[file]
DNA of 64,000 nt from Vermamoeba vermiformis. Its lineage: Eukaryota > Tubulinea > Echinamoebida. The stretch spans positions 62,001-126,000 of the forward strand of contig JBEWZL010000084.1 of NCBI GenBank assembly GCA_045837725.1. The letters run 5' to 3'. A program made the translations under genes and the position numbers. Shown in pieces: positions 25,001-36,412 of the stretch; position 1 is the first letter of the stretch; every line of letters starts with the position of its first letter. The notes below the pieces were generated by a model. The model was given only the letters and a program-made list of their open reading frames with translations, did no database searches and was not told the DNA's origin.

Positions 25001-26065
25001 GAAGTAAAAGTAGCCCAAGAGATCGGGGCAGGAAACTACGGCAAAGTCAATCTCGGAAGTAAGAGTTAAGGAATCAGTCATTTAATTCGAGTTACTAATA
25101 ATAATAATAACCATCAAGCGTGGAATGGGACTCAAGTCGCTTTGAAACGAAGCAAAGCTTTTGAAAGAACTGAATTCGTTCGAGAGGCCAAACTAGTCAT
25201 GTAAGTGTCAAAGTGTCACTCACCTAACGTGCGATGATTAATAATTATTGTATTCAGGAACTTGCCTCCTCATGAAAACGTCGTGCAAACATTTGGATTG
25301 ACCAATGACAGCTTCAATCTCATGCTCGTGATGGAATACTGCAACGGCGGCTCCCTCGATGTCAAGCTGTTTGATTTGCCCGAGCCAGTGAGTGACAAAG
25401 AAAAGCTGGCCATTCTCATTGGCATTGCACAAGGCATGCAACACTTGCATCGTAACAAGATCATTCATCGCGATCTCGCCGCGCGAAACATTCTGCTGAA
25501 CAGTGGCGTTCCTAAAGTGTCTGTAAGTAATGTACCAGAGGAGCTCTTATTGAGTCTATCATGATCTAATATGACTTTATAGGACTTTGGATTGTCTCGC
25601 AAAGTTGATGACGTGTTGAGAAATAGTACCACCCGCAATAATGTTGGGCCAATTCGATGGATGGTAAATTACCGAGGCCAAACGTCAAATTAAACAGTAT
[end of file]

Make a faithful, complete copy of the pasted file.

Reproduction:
DNA of 64,000 nt from Vermamoeba vermiformis. Its lineage: Eukaryota > Tubulinea > Echinamoebida. The stretch spans positions 62,001-126,000 of the forward strand of contig JBEWZL010000084.1 of NCBI GenBank assembly GCA_045837725.1. The letters run 5' to 3'. A program made the translations under genes and the position numbers. Shown in pieces: positions 25,001-36,412 of the stretch; position 1 is the first letter of the stretch; every line of letters starts with the position of its first letter. The notes below the pieces were generated by a model. The model was given only the letters and a program-made list of their open reading frames with translations, did no database searches and was not told the DNA's origin.

Positions 25001-26065
25001 GAAGTAAAAGTAGCCCAAGAGATCGGGGCAGGAAACTACGGCAAAGTCAATCTCGGAAGTAAGAGTTAAGGAATCAGTCATTTAATTCGAGTTACTAATA
25101 ATAATAATAACCATCAAGCGTGGAATGGGACTCAAGTCGCTTTGAAACGAAGCAAAGCTTTTGAAAGAACTGAATTCGTTCGAGAGGCCAAACTAGTCAT
25201 GTAAGTGTCAAAGTGTCACTCACCTAACGTGCGATGATTAATAATTATTGTATTCAGGAACTTGCCTCCTCATGAAAACGTCGTGCAAACATTTGGATTG
25301 ACCAATGACAGCTTCAATCTCATGCTCGTGATGGAATACTGCAACGGCGGCTCCCTCGATGTCAAGCTGTTTGATTTGCCCGAGCCAGTGAGTGACAAAG
25401 AAAAGCTGGCCATTCTCATTGGCATTGCACAAGGCATGCAACACTTGCATCGTAACAAGATCATTCATCGCGATCTCGCCGCGCGAAACATTCTGCTGAA
25501 CAGTGGCGTTCCTAAAGTGTCTGTAAGTAATGTACCAGAGGAGCTCTTATTGAGTCTATCATGATCTAATATGACTTTATAGGACTTTGGATTGTCTCGC
25601 AAAGTTGATGACGTGTTGAGAAATAGTACCACCCGCAATAATGTTGGGCCAATTCGATGGATGGTAAATTACCGAGGCCAAACGTCAAATTAAACAGTAT